Throughout the lockdown counsellor Laura Sollis has been reflecting on the effects on people's mental wellbeing, especially those with social anxiety. Here she explains the flight or fight response that can help us deal with threatening situations, but can also become a curse.

I realise from my own experience of social anxiety, how exhausting it feels, the embarrassment, constant fidgeting and the ongoing war that happens in our heads. At times the fear of having an anxiety attack was just as bad as the attack itself.

For me it felt like a constant cycle of avoidance, excuses and planning ahead.

But when I look back to when it first happened, I didn't have a clue what had just hit me, it took a long time for me to even understand this was an actual thing.

I would frequently berate myself for not being ‘normal’, how could I be? After all, I hadn't seen or heard of anyone else experiencing what I had. 

Turns out, I was way off the mark, my reaction was the most natural thing to happen to us humans when faced with fear.

What’s flight/fight for?

The flight/fight response has been there since we were living in caves and back then it was (and it can be now) literally a lifesaver.

I tend to think of it as our alarm system, if we sense danger then it will put our bodies into turbo mode. But what each of us fear is as unique as we are. Unlike our cave-dwelling ancestors, we don't have to worry about being a big cat’s lunch! But modern life can be full of stress and worry about kids, money, family pressures and so much more. What happens?

When we sense a possible threat, various distress signals will be sent around to different parts of our brain, hormones are then released, alerting our body to prepare.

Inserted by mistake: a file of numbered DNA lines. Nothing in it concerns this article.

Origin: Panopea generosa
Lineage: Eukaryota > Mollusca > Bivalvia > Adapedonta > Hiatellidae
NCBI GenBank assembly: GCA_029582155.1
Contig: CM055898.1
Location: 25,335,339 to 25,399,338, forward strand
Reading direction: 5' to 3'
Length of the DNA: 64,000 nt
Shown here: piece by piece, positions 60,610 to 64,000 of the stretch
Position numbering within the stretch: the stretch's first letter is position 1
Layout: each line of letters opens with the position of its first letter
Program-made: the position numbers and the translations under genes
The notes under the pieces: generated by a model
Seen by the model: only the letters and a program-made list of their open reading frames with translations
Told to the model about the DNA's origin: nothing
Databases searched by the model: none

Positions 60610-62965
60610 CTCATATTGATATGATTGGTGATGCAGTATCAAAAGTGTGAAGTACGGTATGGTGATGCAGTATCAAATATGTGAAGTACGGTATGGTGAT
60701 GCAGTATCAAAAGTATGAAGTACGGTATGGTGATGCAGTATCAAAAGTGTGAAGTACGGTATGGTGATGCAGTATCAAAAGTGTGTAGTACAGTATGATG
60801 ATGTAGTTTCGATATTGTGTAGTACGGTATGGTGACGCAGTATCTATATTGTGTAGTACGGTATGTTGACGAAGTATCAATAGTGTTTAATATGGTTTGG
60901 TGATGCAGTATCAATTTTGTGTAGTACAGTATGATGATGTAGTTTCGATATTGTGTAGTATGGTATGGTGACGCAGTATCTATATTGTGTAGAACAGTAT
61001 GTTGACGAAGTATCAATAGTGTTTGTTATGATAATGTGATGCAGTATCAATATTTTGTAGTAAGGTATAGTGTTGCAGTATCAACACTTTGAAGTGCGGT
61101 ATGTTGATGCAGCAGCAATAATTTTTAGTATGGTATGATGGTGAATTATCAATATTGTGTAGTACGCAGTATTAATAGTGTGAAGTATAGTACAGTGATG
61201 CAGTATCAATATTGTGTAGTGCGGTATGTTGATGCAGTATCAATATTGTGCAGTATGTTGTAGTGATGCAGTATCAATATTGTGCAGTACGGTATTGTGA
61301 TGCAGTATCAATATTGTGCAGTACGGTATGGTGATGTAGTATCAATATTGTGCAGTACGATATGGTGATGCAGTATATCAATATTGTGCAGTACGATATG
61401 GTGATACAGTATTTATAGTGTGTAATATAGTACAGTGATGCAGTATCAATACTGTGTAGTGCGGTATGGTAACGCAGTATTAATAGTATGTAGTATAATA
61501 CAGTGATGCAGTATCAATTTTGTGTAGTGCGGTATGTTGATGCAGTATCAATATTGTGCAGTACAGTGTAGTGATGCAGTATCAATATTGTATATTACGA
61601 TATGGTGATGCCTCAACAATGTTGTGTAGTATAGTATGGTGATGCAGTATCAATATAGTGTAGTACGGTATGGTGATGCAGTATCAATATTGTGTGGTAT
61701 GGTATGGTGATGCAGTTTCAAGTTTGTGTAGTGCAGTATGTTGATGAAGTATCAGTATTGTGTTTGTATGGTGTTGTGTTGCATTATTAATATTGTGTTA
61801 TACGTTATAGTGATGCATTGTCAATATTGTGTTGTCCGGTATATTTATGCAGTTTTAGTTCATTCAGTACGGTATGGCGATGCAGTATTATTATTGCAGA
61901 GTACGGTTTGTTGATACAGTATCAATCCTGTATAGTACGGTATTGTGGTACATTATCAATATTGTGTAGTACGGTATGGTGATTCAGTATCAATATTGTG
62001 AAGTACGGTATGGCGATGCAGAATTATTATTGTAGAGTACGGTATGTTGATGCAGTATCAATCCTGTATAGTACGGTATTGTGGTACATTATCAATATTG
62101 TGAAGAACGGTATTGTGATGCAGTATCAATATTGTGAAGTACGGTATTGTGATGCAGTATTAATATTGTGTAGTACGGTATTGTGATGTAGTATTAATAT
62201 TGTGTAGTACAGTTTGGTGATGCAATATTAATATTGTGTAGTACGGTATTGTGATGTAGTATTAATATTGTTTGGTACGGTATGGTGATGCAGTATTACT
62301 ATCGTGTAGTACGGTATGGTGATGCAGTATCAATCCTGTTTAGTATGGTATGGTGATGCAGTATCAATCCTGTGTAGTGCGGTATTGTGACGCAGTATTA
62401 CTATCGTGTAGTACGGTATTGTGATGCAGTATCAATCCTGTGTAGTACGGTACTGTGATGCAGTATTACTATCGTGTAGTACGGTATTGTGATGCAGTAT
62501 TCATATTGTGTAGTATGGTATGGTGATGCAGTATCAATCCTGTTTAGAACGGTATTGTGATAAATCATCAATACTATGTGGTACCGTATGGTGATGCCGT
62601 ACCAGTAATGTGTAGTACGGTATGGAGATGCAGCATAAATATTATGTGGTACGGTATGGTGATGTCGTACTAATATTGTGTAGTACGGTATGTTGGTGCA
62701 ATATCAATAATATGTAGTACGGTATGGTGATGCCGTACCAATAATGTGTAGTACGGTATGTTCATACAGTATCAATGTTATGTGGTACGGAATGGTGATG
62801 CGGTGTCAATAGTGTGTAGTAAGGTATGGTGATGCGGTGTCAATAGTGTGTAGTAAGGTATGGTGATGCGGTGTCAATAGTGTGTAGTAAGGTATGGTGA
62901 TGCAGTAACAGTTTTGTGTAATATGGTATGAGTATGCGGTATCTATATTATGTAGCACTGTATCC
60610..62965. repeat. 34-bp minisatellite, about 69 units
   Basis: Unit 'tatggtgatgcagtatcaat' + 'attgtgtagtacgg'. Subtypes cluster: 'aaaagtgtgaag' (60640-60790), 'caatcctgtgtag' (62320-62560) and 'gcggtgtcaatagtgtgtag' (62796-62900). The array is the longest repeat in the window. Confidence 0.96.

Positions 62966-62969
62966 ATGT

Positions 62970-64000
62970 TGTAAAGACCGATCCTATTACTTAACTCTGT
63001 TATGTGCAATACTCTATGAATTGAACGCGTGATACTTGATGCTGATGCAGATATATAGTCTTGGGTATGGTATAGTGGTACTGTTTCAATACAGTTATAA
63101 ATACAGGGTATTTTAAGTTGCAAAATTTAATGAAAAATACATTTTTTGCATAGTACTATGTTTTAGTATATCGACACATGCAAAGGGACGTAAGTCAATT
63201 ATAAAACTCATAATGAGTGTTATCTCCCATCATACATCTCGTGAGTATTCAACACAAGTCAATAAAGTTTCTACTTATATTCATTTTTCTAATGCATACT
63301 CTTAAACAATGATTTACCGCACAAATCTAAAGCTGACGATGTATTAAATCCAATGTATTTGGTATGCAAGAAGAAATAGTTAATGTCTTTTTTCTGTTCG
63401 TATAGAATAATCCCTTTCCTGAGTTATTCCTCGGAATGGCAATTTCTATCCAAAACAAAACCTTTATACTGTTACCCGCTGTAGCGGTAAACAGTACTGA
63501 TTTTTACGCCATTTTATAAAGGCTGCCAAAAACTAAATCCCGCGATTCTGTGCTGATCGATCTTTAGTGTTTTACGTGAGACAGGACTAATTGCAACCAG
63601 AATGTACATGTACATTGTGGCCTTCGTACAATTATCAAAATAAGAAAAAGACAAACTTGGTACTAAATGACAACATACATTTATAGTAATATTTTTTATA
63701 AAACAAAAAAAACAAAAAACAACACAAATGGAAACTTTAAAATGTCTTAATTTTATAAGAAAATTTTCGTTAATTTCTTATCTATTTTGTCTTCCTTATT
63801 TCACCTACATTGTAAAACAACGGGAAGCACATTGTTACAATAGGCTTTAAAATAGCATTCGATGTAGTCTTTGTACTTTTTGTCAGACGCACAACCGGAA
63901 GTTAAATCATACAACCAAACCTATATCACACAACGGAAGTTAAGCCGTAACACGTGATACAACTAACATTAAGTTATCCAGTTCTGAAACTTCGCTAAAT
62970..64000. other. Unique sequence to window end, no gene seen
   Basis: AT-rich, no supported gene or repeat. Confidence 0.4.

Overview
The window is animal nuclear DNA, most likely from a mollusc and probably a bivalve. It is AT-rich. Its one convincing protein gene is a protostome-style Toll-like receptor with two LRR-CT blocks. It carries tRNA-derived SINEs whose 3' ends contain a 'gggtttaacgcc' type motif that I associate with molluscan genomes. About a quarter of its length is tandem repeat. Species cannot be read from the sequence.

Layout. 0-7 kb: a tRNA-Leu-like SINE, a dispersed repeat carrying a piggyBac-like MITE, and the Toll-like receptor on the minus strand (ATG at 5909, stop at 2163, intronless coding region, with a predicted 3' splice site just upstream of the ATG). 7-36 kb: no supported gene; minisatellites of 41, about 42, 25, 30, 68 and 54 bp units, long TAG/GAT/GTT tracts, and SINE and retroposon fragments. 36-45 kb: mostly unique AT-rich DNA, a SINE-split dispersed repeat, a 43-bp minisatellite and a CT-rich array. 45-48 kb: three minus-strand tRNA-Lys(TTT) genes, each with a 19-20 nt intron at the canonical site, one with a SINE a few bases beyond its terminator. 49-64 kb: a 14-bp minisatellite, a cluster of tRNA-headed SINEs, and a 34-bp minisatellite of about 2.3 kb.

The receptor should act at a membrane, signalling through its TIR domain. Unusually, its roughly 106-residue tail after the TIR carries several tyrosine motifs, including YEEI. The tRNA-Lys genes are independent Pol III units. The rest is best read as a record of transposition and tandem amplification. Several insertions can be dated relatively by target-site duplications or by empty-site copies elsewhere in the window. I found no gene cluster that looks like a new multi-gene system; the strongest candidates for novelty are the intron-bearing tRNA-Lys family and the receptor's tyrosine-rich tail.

We may experience any of the following sensations:........

  • Racing thoughts - the mind starts to race through a multitude of thoughts and possibilities and we may find it very difficult to concentrate on anything else but the threat.
  • The heart beating faster to supply more blood to those important limbs that will help protect us by running or fighting. 
  • Faster and shallower breathing to provide more oxygen to our arms and legs.
  • Increased adrenalin - this can almost feel like a turbo charge, it can make us more alert, make us faster and is responsible for the changes to our body during this time.
  • ‘Butterflies’ in the stomach -  the all too familiar sensation is actually our body being very clever and prioritising what we will need the most, so blood flow will move away from the digestive system.

All this will help give us the strength and ability to either bop the threat on the nose, or run like the wind!

Now all this is fantastic if we were fighting or running from say, a tiger. But when the adrenalin isn't used, we may also find that our hands and bodies become cold and clammy, we may shake uncontrollably and our eyes may become blurry and hard to focus. Friend or foe?

Over the years I've heard some amazing stories of how the flight/fight response has saved people's lives.

But alongside social anxiety, flight/fight can feel like a curse, it can feel like the enemy that sneaks up on us to ruin our day and likes to dictate how we live our lives.

The fact is we humans don’t come with a set of instructions, but we can introduce new techniques to ease anxiety and learn new ways to reduce stress and, and you never know, perhaps that next shot of adrenalin will be used to punch anxiety in the nose!

If you would like to learn more about counselling and whether I can help you, feel free to contact me for an informal chat.





Posted 
Jun 21, 2020
 in 
Mind & Body
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